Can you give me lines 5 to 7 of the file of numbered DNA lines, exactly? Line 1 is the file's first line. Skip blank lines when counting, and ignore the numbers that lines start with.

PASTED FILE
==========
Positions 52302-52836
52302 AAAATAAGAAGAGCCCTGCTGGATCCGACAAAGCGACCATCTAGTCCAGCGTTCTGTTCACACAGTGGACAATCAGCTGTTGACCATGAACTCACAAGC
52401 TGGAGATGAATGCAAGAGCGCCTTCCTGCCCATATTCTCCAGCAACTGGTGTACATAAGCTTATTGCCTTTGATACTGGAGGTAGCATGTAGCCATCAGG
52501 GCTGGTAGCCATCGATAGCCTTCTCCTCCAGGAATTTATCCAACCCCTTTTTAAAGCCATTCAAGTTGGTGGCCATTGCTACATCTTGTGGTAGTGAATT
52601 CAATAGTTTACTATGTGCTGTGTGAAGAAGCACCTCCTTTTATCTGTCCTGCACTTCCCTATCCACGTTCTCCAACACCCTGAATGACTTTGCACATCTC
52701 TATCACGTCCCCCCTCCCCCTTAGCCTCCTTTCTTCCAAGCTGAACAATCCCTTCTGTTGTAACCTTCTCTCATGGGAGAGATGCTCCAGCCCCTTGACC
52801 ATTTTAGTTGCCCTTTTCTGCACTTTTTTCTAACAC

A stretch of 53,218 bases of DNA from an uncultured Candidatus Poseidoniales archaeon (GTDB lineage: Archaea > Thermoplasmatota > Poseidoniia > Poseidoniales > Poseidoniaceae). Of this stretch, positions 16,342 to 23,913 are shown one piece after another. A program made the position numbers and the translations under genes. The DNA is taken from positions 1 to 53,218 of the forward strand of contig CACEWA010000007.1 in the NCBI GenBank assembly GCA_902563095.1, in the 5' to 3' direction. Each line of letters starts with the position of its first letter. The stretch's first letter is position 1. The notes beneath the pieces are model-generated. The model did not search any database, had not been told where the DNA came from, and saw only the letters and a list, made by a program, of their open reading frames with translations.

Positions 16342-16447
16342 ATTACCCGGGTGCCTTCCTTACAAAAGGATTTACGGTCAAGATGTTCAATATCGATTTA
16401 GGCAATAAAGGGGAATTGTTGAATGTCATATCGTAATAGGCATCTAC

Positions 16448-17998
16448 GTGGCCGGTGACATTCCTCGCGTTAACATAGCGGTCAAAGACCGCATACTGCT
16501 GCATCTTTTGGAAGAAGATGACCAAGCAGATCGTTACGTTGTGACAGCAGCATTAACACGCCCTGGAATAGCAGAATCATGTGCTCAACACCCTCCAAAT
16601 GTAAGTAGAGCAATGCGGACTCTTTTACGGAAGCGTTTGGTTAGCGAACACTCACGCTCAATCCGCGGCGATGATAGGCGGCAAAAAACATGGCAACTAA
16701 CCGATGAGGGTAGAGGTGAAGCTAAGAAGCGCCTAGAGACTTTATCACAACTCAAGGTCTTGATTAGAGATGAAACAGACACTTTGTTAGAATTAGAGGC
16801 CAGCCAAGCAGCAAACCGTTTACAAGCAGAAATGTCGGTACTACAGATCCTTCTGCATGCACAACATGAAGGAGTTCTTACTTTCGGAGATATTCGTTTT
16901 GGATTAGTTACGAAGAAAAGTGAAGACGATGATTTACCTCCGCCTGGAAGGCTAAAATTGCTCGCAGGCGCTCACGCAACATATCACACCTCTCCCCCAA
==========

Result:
52601 CAATAGTTTACTATGTGCTGTGTGAAGAAGCACCTCCTTTTATCTGTCCTGCACTTCCCTATCCACGTTCTCCAACACCCTGAATGACTTTGCACATCTC
52701 TATCACGTCCCCCCTCCCCCTTAGCCTCCTTTCTTCCAAGCTGAACAATCCCTTCTGTTGTAACCTTCTCTCATGGGAGAGATGCTCCAGCCCCTTGACC
52801 ATTTTAGTTGCCCTTTTCTGCACTTTTTTCTAACAC